I enjoyed my relaxed night so much last night that I tried it again. Hence the quick post. Wednesday nights have been TV nights recently because it’s The Apprentice, followed by Taskmaster. We’ve started watching The Circle too, so now we’ll have to watch a repeat of Taskmaster later in the week.

I’m not particularly proud of my TV viewing, but it could have been worse. Julia has spent all night swearing at an origami book and throwing screwed up paper on the floor. I take it that the paper folding is not going well.

She’s generally very good at origami, but new additions to her repertoire are often a bit of a struggle. I have learnt several new words from her failed attempts…

Photos are the Gold 50p coin we had a few weeks ago – it commemorates the 50th Anniversary of D-Day. It’s strange we are now celebrating the 50th Anniversary of the 50p coin. How fast does time go?

Just a Quick Post

Tonight I decided that I’d be a good husband for once. Not that good, not sensitive or empathetic, or even generous, but I greeted her with a peck on the cheek, a cup of tea and a bubbling stew.

She was, to be honest, a little nonplussed. I may, over the years, have deviated a bit from the romantic ideal of husbandry. As Julia has pointed out, when she took me for better or worse, richer for poorer and in sickness and in health, she had been thinking of them as a list of options rather than a blueprint for the future.

I’ve been sitting by the TV being sociable this evening, though feeling a bit twitchy at times when I’ve wanted the inetrnet to look something up.

However, it’s character forming when you don’t get what you want, so it’s done me good tonight.

Julia muttered something about forming a lot of character over the last thirty years.

At that point I made her a nice milky coffee and sneaked off to blog.

The pictures are Irish 50 p pieces – they only had the two designs – normal and the 1988 commemorative for the Dublin millennium. They didn’t do the small size 50p because they went to the Euro instead. And they don’t have a rash of cheap and nasty commemoratives like us because they have some vestige of self-respect.

They have nothing to do with me being a good husband but it’s the 50th anniversary of the 50p coin and these were the easiest pictures to access.

There’s nowt so strange as folk…

I once bought a collection of 107 owls. They were no bigger than two inches tall, with some being under an inch, and none were by recognised potters. Most of them had been sourced from gift shops or charity shops and as a collection they were a pleasant, if slightly eccentric, thing to look at.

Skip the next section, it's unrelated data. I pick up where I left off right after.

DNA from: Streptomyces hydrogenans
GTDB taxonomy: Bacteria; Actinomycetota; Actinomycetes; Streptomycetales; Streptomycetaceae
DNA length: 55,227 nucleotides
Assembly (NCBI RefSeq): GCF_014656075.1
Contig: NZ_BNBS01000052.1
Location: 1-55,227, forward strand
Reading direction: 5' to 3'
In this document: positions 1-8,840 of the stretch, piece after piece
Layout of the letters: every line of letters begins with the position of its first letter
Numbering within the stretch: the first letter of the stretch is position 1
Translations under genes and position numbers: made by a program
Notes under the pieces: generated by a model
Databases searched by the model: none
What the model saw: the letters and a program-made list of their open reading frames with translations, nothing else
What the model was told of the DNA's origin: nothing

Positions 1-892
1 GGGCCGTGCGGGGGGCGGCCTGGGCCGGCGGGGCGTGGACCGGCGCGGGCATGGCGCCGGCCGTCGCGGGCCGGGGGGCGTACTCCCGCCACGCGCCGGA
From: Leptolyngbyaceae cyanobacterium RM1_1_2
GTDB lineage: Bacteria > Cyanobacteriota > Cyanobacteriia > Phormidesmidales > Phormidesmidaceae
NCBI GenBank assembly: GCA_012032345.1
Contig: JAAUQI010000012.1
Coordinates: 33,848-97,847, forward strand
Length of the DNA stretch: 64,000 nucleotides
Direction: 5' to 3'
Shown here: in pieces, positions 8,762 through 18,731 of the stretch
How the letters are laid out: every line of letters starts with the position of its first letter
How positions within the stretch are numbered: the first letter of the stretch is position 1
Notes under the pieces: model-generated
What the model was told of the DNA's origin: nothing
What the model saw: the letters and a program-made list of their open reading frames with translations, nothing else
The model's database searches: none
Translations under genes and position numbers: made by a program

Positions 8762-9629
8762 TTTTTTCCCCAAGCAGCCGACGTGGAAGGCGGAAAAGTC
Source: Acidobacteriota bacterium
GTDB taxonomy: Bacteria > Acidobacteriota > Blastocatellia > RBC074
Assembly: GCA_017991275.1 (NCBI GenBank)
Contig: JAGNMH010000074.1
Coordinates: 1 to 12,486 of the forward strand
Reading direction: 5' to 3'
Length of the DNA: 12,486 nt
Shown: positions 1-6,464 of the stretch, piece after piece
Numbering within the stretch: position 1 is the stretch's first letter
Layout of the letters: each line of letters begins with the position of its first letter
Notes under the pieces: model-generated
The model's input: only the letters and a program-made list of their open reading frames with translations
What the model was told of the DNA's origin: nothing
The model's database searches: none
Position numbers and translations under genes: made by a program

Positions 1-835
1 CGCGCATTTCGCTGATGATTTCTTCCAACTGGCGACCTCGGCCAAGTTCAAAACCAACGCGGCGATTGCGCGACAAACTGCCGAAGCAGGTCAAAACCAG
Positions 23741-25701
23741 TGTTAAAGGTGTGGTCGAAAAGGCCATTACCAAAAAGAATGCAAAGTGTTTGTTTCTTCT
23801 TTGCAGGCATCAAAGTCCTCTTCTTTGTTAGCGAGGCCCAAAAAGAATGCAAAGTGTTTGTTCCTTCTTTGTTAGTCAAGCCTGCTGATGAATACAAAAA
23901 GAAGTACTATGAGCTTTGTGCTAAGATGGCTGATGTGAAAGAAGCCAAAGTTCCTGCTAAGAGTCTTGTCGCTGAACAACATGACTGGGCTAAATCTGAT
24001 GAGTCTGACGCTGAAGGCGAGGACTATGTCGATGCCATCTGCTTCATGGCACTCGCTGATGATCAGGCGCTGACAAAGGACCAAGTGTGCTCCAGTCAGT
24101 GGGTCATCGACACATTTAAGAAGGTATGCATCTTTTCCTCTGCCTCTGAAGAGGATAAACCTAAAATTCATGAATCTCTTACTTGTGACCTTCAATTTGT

Owls are nice. If it had been a collection of vultures I might have felt slightly different about it.

I tell you this to set the scene relating to another collection we bought recently. It consisted of about ten pound of mint condition decimal copper with a few five and ten pence coins.

Most of them were carefully laid out in plastic bags before being rolled up and taped into ribbons of coins, but a substantial number were individually wrapped. Some were wrapped like sweets but the majority were taped into individual flat packets. Cutting the pieces of plastic from a larger bag must have been laborious, but the effort of wrapping them was Herculean.

And no, we don’t know why he had done it like that. I just assume that he was old and had time on his hands. In those circumstances some of us blog, others wrap coins tightly in bits of surplus plastic and cellophane. Goodness knows what I will be doing in a few years time.

People think that they are protecting the coin but in fact, the chemicals that make up plastic contain a lot off sulphur, which discolours coins. Over the years they have developed plastics that do less damage to coins. AS you can see from the colours of some of these coins, these weren’t wrapped in low sulphur plastic.

Anyway, my job was to remove all the wrappings.

I’ve had more exciting jobs, but I still paid whether I’m excited or not.

 

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Decimal 1/2 p coins – not worth much in 1971 and worth less now